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One of the highlights of 2009 was the May reunion of my Montreal General Hospital nursing class. I did a short write-up of the weekend for the alumnae newsletter which was published in the Fall. I’m republishing it here. It will be of special interest to my nursing friends but perhaps there will be some general interest in it as well.

When I began to write this, it took me by surprise when I acknowledged to myself that a tour of the hospital and the nurses’ residence, Livingston Hall, stood out as such a highlight of the reunion weekend. Hanging out in the hotel, walking the downtown neighbourhoods, eating good food and being together for the wonderful evening of the alumni dinner couldn’t have been more fun but it was in walking the halls of where we used to live and work that the past really returned to life.

In 1961, when we arrived at the MGH, the hospital had only been open for six years. It’s been through a lot since then; it shows some wear and tear but that’s to be expected. During the tour, we found it amazing 1) how much and how many details we remembered and 2) how everything used to be so much bigger.

For those of us who haven’t worked in a hospital setting for some time, things looked unfamiliar and intimidating but we found it easy to super-impose yesterday’s memories over today’s realities. We stood in the sixth floor lobby – not as imposing as it used to be, by the way – and looked at those six elevators that used to take us up to work every morning. Funny thing, we all had the same memory and that was how, as student nurses, we had to stand back and let the staff doctors go first even though they wouldn’t catch hell from the head nurse if they were late – as we certainly would.

From that memory, we went on to the one about being in the cafeteria lineup where we had to let practically everybody get into line ahead of us – and we had only a strictly-enforced 30 minutes for lunch. The cafeteria is a much different place today and if we complained about the food then … well, there’s no guarantee the commercial fast food and pre-cooked meals of today would be met with any more satisfaction.

The affection that we feel for the Montreal General is connected to much more than happy thoughts of youth. The time we spent at the MGH School of Nursing was formative in so many positive ways. I had written about an earlier reunion and speculated on the intimacy that was still present in our relationships with one another:

We wondered why we still felt so close, although it had been many years since some of us had seen each other. We knew there was something more than just the simple fact of having lived in residence together even though our residence was not only our home but was also our school and was connected to our workplace on several different physical levels.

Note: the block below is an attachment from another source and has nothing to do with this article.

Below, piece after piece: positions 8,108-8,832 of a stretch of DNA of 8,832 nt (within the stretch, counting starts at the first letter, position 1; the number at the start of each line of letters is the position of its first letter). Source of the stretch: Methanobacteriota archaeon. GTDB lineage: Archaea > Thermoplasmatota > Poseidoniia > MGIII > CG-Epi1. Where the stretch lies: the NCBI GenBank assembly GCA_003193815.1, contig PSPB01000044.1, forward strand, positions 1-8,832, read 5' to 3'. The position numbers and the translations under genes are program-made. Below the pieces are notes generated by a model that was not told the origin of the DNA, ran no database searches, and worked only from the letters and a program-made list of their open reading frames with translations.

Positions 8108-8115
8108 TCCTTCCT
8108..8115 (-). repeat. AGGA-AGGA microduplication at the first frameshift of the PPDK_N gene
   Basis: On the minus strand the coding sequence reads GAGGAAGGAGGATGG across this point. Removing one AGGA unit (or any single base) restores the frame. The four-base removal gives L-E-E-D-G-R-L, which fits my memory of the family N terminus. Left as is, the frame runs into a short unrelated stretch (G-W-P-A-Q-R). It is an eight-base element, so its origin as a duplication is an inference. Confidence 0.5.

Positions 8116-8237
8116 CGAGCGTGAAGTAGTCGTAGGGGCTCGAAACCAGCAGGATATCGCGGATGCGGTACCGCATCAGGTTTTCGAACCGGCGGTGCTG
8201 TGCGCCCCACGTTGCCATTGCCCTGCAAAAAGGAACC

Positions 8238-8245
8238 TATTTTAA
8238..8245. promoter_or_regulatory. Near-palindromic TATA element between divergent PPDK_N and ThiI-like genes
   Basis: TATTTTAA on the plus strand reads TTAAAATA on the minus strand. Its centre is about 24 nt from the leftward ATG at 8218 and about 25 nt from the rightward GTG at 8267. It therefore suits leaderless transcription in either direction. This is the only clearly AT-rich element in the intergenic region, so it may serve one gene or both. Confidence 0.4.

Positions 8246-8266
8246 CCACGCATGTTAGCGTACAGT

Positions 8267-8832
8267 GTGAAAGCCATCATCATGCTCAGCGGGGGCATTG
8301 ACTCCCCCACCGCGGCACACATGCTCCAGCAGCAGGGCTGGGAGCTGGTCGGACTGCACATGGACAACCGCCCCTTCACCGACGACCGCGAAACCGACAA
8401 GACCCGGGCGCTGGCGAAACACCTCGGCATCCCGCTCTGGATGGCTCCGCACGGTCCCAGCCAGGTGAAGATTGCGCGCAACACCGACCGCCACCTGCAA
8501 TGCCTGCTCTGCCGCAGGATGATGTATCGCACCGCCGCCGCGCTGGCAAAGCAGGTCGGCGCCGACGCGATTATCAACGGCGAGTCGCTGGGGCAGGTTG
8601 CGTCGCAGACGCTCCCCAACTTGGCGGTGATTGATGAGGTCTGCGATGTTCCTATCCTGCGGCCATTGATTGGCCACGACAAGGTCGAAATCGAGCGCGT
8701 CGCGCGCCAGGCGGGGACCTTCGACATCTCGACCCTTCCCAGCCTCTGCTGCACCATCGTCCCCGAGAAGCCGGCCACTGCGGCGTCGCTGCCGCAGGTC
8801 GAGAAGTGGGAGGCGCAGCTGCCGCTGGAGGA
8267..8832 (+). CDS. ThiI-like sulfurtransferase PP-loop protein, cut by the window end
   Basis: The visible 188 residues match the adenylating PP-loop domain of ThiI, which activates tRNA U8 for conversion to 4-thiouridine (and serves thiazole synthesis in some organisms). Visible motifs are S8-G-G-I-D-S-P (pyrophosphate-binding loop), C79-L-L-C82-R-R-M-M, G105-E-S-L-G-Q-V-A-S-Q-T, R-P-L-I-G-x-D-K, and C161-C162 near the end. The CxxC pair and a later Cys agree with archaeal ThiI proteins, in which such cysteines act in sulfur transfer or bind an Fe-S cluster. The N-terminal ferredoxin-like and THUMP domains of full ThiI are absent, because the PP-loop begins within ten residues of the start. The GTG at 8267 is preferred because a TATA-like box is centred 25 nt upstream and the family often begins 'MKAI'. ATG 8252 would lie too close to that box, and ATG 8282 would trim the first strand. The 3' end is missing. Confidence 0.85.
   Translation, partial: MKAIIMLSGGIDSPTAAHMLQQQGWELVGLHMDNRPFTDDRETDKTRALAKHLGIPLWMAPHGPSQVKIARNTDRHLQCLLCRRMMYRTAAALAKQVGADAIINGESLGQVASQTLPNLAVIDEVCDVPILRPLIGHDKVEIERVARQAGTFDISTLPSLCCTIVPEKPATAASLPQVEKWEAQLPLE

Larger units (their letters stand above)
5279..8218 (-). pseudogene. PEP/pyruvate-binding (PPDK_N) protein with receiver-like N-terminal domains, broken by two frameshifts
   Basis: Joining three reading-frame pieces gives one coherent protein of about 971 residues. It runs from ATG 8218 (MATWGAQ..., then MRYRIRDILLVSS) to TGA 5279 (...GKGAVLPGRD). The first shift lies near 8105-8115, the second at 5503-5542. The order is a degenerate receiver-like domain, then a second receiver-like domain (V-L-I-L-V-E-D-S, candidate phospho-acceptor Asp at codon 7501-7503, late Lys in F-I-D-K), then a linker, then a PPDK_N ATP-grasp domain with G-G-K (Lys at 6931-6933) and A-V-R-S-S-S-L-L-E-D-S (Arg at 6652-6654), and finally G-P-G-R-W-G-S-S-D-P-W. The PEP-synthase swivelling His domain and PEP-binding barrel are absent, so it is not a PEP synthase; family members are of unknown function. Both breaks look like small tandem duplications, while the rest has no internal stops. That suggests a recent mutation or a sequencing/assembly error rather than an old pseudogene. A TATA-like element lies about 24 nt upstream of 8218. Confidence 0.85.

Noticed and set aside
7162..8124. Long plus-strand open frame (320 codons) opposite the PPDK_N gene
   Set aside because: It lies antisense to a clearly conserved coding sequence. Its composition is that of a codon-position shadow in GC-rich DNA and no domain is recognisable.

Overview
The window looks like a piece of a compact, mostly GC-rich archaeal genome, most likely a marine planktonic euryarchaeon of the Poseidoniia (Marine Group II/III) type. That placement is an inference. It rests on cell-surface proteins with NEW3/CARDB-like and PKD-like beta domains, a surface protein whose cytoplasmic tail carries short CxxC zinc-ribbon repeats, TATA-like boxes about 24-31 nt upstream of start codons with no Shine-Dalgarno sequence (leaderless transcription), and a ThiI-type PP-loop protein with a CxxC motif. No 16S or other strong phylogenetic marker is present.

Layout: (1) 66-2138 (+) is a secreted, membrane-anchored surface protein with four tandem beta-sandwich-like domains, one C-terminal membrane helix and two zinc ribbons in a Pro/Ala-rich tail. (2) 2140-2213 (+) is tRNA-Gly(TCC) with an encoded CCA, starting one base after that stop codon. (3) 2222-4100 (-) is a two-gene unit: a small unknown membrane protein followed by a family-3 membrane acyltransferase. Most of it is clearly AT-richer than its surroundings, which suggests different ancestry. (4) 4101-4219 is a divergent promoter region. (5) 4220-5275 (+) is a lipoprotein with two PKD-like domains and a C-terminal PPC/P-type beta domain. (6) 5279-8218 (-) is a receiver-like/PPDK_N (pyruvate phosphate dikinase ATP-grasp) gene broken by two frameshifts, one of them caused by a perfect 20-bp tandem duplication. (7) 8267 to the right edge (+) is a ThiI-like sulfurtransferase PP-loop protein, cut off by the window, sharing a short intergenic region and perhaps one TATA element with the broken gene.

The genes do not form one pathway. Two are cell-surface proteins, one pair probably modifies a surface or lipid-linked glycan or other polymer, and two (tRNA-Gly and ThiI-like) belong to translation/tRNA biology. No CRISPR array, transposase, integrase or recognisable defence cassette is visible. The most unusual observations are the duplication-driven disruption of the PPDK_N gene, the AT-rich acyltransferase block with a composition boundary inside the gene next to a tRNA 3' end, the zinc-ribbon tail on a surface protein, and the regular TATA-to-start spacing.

In the end, I think our bond of sisterhood grows out of years of proximity to each other but also to our shared participation in the great stories of life and death and in knowing the intrinsic value of the important work we were so well-trained to do at the Montreal General Hospital.

There were 57 members of the Class of ’64 at our 45th reunion. There were classmates whom I hadn’t seen in the whole 45 years since graduation. It made me think regretfully of the light-hearted way the words, “Have a great life …” are used by the young and how different the significance of those words is at the different stages of our lives.

The organization of activities and fun was flawless and in case we didn’t all get a chance to say so, many thanks to everyone who worked on the reunion, at all levels, to make such a satisfying weekend come together.

4 Responses

  1. #1
    Linda Dyer 

    So well said, Sharon, we did have a special bond with each other. We were so lucky to have that experience as young people today do not have the oppportunity to become “sisters” in training. Our training formed an important part of our lives never to be forgotten .

  2. #2
    patricia campkin 

    Great work, Sharon. It was a pleasure to read your account in the fall newsletter which, along with our class photo, has become a part of the “64 yearbook. Will catch up upon my return from Mexico!!

  3. #3
    Gwyneth Cardwell Jalbert 

    I, too, feel the bonds of sisterhood, with the memories of our youth and also the easy connection to the current day. We have many shared memories, but also many parallel experiences. The reunion was a great time to renew old friendships and to connect again to classmates as the mature, experienced women we have become. Thank you Sharon for expressing our feelings so well.

  4. #4
    Lyn Stuart Main 

    I too agree 100%. No matter how long it’s been since we’ve seen each other, one can so easily reconnect. I was back East in 2008 for a “reunion” with 7
    friends — we were “celebrating” receiving our OAS in 2008. Three of us have been friends since we were three years old — time means nothing. I enjoy reading your
    work, Sharon.

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